San Diego Zoo, Audubon partnering to save endangered animals
San Diego Zoo Global and the Audubon Nature Institute are set to announce Tuesday a unique partnership to save animal populations facing extinction by establishing a breeding center on a 1,000-acre piece of property near New Orleans.
To be called the Alliance for Sustainable Wildlife, the project will include enclosures for a variety of endangered and threatened species, including whooping cranes, okapis, bongos (a type of antelope), Masai giraffes, oryx and rare antelopes.
Douglas G. Myers, president of San Diego Zoo Global, said he hopes the arrangement "will be a model for collaborative efforts in the future."
Audubon Nature Institute President and Chief Executive Ron Forman said the project will allow for the establishment of a "one-of-a-kind resource for zoos and aquariums to rebuild animal collections that are in danger of disappearing."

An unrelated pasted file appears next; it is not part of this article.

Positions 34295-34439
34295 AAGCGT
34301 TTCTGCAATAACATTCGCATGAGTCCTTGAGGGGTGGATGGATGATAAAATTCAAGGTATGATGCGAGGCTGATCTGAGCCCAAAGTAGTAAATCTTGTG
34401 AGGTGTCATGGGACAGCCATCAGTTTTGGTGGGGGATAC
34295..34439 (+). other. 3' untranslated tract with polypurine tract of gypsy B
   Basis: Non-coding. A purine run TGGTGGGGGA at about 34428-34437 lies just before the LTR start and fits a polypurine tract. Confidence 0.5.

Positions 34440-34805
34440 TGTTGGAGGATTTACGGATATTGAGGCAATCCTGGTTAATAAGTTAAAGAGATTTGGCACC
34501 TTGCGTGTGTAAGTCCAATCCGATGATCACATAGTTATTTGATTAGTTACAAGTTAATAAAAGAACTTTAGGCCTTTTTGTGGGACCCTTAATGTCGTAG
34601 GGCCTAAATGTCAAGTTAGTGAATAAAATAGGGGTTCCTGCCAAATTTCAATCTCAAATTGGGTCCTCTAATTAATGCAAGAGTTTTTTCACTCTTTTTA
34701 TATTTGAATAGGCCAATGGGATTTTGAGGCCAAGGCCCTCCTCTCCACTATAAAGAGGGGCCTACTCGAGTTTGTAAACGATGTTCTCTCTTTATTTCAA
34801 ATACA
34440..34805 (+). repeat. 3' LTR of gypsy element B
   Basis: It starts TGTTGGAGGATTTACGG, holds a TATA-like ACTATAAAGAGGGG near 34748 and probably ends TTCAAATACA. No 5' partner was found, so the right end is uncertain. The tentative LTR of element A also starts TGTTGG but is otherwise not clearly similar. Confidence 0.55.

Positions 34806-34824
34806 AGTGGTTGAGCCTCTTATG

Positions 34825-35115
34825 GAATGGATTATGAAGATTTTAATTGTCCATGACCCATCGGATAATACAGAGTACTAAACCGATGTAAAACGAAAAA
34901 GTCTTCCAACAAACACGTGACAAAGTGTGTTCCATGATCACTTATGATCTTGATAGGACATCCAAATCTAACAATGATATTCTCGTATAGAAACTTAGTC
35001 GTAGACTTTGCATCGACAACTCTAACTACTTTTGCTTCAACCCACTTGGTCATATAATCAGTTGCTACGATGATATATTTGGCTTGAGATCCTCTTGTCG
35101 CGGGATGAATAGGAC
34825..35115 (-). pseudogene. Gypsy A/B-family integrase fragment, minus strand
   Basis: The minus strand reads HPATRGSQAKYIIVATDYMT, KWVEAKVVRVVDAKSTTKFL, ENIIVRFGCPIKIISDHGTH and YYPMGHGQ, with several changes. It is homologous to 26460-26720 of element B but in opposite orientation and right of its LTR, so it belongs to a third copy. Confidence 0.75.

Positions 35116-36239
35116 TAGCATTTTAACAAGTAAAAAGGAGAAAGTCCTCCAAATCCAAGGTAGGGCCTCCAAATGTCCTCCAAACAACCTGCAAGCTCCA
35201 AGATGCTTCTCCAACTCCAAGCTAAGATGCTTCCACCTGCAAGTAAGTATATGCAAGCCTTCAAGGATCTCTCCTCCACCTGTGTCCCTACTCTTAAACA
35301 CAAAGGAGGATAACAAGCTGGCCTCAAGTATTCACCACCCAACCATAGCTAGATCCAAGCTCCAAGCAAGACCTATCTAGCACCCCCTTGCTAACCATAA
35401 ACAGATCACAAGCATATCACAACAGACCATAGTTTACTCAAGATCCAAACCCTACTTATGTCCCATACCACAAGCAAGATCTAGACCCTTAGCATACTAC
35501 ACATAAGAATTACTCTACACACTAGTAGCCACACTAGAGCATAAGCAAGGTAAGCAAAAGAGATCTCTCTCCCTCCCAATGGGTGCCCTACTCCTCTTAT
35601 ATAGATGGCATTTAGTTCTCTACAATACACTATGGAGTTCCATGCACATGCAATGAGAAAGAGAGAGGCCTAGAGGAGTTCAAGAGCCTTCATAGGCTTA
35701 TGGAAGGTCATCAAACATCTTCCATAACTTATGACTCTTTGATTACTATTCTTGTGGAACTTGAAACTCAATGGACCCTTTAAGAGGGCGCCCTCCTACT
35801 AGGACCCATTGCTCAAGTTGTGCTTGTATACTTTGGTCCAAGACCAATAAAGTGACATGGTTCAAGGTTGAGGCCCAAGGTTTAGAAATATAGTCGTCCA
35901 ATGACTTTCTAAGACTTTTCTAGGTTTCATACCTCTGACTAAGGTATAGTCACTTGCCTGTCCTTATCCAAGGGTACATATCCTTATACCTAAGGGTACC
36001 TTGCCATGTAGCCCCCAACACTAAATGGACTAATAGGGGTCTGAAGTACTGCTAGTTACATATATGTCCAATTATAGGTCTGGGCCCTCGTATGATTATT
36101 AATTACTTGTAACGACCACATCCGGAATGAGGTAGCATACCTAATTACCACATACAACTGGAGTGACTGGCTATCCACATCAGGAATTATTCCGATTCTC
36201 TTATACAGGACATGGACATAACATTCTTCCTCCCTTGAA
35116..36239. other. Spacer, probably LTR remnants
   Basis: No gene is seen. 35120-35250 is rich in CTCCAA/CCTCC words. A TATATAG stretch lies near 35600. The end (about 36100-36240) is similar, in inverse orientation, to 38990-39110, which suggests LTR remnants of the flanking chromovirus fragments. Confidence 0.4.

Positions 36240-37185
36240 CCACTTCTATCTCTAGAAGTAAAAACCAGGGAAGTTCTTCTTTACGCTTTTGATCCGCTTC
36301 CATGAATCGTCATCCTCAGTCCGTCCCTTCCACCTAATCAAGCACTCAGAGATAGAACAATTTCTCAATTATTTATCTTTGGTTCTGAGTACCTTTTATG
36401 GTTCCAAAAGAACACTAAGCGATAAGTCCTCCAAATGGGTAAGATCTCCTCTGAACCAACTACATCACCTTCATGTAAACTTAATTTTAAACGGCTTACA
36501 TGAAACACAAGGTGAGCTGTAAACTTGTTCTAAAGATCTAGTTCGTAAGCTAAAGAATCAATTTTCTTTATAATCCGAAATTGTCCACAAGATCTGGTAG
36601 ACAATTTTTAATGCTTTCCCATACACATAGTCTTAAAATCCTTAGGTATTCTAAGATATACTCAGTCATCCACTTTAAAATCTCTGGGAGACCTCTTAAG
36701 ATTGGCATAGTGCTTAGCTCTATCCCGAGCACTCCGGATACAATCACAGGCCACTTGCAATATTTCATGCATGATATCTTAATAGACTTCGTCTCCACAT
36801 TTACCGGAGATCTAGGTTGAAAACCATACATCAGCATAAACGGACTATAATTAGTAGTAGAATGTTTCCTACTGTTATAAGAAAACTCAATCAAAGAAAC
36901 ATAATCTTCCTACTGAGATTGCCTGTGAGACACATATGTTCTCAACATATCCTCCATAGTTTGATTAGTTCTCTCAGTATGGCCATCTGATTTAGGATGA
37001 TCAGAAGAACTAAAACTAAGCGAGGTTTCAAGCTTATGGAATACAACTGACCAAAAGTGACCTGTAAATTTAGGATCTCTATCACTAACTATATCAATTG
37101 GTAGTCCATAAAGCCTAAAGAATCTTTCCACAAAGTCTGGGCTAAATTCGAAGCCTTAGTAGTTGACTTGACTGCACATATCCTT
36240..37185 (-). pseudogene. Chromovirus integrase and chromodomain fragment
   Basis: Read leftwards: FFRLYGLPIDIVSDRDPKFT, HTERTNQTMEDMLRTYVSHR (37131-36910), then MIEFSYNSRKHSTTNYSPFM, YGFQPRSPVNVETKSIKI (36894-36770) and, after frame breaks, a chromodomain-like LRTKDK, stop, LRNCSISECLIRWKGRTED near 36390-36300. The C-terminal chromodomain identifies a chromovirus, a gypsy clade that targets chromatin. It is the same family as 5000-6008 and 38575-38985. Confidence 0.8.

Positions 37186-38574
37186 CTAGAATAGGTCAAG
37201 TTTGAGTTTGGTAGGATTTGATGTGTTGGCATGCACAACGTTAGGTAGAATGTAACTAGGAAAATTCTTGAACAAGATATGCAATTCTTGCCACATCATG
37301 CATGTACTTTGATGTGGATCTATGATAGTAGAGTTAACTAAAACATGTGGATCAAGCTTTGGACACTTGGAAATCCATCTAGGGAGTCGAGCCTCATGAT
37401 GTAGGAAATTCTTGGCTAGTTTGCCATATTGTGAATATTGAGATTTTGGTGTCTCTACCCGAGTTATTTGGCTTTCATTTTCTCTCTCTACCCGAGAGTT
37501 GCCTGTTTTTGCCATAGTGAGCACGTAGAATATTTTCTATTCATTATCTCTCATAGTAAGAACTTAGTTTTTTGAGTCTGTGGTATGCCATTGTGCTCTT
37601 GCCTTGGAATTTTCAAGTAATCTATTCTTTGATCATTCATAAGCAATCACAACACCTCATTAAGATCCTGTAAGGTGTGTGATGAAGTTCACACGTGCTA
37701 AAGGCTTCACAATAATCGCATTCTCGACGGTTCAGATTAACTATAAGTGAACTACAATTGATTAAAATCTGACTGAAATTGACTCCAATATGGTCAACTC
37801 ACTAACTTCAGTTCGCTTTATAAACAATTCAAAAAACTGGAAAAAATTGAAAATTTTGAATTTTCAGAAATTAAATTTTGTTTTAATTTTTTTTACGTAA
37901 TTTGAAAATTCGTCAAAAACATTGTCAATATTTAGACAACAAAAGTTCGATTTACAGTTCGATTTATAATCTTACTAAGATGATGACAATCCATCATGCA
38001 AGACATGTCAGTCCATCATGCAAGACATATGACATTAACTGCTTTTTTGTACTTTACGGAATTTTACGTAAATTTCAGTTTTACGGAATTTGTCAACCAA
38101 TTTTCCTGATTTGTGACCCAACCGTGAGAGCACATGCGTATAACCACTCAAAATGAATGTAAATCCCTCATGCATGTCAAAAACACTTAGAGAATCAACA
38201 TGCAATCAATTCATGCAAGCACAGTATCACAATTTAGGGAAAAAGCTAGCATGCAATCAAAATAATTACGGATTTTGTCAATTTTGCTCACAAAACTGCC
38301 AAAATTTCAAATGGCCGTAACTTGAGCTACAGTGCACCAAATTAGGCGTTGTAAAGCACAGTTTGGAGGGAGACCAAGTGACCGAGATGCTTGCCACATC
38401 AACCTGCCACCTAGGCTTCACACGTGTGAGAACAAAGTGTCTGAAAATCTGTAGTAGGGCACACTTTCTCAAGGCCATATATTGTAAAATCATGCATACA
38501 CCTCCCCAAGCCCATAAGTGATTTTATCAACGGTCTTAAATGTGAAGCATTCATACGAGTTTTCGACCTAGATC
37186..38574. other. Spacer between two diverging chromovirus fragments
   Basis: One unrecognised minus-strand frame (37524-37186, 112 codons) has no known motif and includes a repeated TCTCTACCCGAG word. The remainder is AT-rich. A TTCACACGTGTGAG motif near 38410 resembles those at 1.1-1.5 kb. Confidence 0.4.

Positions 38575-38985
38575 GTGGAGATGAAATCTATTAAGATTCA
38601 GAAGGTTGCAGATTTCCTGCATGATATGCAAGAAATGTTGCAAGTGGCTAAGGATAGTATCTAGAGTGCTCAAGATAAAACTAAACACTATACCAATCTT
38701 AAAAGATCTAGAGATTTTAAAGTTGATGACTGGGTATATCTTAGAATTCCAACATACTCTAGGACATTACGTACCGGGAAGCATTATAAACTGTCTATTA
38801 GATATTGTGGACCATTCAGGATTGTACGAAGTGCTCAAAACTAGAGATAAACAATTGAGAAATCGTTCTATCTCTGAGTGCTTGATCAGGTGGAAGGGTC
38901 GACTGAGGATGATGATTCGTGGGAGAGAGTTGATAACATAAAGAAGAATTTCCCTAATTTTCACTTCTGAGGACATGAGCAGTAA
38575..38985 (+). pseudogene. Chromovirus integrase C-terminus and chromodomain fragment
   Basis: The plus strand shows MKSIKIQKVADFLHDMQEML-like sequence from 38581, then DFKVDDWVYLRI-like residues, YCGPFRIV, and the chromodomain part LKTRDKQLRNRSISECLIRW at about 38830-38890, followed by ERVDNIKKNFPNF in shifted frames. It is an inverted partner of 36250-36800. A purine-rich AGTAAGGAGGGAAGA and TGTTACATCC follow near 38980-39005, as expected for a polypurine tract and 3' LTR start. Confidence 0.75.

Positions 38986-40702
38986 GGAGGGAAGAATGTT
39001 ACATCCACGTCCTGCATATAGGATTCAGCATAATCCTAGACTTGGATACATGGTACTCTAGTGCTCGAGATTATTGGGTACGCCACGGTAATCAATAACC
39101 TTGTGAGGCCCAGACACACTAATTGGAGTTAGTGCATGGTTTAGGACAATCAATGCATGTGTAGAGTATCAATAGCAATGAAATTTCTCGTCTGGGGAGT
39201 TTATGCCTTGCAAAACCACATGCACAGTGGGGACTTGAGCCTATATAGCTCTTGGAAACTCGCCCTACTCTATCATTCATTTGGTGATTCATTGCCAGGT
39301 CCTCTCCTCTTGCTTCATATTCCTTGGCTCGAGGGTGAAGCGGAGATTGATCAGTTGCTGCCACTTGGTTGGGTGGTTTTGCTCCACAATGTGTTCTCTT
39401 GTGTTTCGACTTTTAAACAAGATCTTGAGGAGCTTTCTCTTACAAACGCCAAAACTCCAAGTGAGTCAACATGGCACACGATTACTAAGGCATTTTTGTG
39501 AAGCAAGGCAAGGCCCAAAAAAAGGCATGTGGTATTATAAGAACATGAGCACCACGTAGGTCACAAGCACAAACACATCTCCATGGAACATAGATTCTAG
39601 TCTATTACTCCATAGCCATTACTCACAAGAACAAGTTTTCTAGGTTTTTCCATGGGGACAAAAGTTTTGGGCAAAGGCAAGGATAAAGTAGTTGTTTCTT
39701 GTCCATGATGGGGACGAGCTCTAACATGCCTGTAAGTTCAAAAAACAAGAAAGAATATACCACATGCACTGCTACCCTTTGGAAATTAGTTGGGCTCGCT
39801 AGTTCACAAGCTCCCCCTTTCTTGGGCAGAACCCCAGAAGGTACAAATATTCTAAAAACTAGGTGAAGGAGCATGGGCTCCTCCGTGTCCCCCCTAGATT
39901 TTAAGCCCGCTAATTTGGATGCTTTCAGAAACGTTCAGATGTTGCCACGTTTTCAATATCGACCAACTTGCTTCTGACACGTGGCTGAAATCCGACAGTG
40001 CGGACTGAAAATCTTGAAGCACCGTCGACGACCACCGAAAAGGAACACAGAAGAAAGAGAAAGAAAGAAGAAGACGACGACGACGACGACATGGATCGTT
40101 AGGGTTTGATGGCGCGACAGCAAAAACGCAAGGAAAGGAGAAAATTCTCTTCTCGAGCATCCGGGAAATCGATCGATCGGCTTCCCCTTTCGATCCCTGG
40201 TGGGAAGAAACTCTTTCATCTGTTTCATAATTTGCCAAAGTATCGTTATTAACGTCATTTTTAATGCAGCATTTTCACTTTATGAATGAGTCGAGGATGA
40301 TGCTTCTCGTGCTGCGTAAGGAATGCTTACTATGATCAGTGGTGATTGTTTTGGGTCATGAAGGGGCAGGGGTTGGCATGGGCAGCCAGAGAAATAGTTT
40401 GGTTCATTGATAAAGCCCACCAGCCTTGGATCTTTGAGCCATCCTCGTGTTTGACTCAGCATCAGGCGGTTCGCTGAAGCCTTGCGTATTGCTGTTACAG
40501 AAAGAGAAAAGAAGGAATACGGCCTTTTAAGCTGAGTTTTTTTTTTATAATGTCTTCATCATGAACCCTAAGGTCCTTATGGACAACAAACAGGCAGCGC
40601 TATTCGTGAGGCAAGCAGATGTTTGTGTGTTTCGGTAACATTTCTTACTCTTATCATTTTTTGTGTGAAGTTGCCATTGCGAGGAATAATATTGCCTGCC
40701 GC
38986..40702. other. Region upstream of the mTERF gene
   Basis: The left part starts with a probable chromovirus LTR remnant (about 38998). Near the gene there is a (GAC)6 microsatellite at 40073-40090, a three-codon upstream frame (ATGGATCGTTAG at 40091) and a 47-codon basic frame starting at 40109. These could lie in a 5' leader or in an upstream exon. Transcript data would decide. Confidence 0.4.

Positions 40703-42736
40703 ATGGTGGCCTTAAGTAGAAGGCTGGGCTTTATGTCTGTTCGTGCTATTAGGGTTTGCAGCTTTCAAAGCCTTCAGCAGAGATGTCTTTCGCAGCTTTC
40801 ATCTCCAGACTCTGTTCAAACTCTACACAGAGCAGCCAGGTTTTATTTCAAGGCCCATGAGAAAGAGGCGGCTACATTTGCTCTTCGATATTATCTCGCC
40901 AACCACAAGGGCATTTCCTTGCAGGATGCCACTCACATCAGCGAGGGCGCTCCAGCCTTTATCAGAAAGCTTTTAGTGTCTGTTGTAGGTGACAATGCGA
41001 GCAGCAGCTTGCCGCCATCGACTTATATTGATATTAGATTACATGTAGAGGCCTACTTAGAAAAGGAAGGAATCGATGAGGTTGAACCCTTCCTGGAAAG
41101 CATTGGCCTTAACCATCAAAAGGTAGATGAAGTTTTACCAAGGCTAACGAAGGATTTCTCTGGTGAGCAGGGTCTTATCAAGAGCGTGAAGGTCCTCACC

Bringing together two of the world's best-known conservation organizations, Forman said, will allow the two to "put to work our shared expertise in assisted reproduction techniques and behavioral sciences."
The Audubon Nature Institute runs several museums and parks in the New Orleans area. The San Diego Zoo Global Wildlife Conservancy manages field programs in 35 countries, as well as an 800-acre biodiversity reserve at the San Diego Zoo Safari Park.
Construction at the site is expected to begin this fall and the breeding program the next year.
-- Tony Perry in San Diego
Photo: Scimitar-horned oryx. Credit: San Diego Zoo